Underware, the Dutch/Finnish type foundry comprising Akiem Helmling, Bas Jacobs and Sami Kortemäki, is one that gets special characters. Bas’s ironieteken (), or irony mark, was one of the first characters I wrote about here.* They’ve also done some interesting work towards a “Latin plus” character set — a collection of the more than 450 accented and non-accented characters needed to typeset the hundreds of languages, common and otherwise, that use the roman alphabet. Now, they’ve added what they call a “manicule specimen” to this body of work. This warrants some explanation.
First, the manicule (☞), or pointing hand, is a written or printed mark traditionally placed in the margin to call out some point of interest in a text. Being a creation of some unknown medieval scribe, the manicule is considerably older than the ironieteken but has survived intact into the Unicode era. More than survived, in fact; like the pilcrow (¶), the manicule is one of those archaic marks that type designers just can’t seem to give up, despite its assuredly marginal† utility.
Separately, a type specimen is typically a sheet or two of printed text that show off a typeface in something approaching its expected habitat. The collection of the Science Museum in London, for example, contains an appropriately sober specimen of Monotype’s Times New Roman, an archetypal newspaper typeface. William. H. Page’s 1874 Specimens of chromatic wood type, borders, etc., on the other hand, is a riotous collection of multi-coloured wood types intended for advertisements and other attention-grabbing purposes. The page reproduced here shows that Page knew his audience.
Type specimens are usually arranged around typefaces and letters. Where a specimen contains special characters, they are often corralled into a section of their own‡ and kept apart from the more serious business of letters, by God. The Underware guys have turned this on its head by creating a type specimen that revolves around a single special character — the manicule — and which uses that character as a literal index to their catalogue of typefaces. As they put it,
The Manicule specimen is an illustrated essay on the manicule, which briefly tells its transition from the margins of 12th century books up to the vaults of contemporary typefaces, and brings our love for carefully designed manicules in the open. This publication is therefore not a type specimen, but rather a manicule specimen, in which each pointing hand is presented in combination with the typeface to which it belongs.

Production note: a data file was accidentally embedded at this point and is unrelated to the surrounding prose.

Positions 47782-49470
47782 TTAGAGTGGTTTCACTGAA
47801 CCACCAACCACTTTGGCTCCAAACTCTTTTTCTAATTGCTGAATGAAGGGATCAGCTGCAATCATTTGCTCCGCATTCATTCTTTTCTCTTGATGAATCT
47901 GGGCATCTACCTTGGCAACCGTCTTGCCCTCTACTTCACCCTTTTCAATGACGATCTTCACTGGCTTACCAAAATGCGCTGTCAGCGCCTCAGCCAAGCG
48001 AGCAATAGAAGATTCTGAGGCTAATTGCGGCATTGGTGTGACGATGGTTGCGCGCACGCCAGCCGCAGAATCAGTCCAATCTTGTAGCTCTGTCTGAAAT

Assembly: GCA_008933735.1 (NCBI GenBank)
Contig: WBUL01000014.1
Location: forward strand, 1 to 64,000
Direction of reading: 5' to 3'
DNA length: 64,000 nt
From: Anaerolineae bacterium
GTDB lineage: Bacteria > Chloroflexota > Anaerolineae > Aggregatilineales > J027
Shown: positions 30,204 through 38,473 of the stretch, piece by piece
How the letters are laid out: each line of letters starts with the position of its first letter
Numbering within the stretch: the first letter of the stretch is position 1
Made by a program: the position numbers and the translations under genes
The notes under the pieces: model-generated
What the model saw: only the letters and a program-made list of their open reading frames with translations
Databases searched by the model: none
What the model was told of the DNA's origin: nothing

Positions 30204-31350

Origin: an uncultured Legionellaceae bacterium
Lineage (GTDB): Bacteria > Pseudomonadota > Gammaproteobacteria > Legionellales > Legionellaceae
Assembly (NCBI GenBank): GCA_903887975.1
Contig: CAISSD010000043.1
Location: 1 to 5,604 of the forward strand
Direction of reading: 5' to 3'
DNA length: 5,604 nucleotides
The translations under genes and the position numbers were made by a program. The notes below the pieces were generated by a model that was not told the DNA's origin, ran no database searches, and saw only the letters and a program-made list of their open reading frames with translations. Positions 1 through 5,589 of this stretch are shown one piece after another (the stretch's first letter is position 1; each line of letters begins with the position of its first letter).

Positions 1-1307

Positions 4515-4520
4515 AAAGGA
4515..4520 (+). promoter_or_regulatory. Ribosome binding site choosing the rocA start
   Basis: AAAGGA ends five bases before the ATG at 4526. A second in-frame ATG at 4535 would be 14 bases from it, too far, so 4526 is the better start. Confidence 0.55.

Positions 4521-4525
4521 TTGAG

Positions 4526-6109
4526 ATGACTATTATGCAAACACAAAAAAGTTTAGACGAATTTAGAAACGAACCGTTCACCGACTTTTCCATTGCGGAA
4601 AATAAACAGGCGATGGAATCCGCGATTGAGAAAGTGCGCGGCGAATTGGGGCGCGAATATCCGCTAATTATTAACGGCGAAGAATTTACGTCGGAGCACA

I was lucky enough to receive a copy bound in a bold, brassy gold cover. You’ll have to take my word on that, since my photography skills are not equal to the task of properly documenting my copy. Happily, however, Underware have uploaded to Flickr some shots of a different version (there are seven different versions, each printed on a different set of leftover stock), and have kindly allowed me to reproduce my pick of the bunch here.
It’s excellent stuff, and a reminder that even as emoji continue to make the headlines, good old-fashioned shady characters are still worthy of our time. Many thanks to Bas Jacobs and the others at Underware for sending over a copy!
In other manicule news (not often I get to type that), Henning Hansen of the Swedish National Heritage Board calls attention to a particularly metal manicule of the fifteenth century, perhaps best represented in type using the “SIGN OF THE HORNS” emoji (🤘). Head over to Henning’s Twitter account for an image and more details.
And elsewhere, I learned that the manicule has given its name to Manicule 2.0, a software tool created by Whitney Trettien for building tours of old books. That in turn led me to Whitney’s new book, Cut/Copy/Paste, which examines how seventeenth and eighteenth century printers in London “remixed” material from other works. Intriguing stuff, and something to go on my to-read list once my own new book is finished.
- Sindre Bremnes and Frode Helland’s Monokrom is another type foundry that gets special characters. It’s thanks to them that I can enter an ironieteken here and see the character itself () rather than a sad Unicode “missing character” symbol (□). ↢
- Ho ho! ↢
- William Page did exactly this, as you can see here. ↢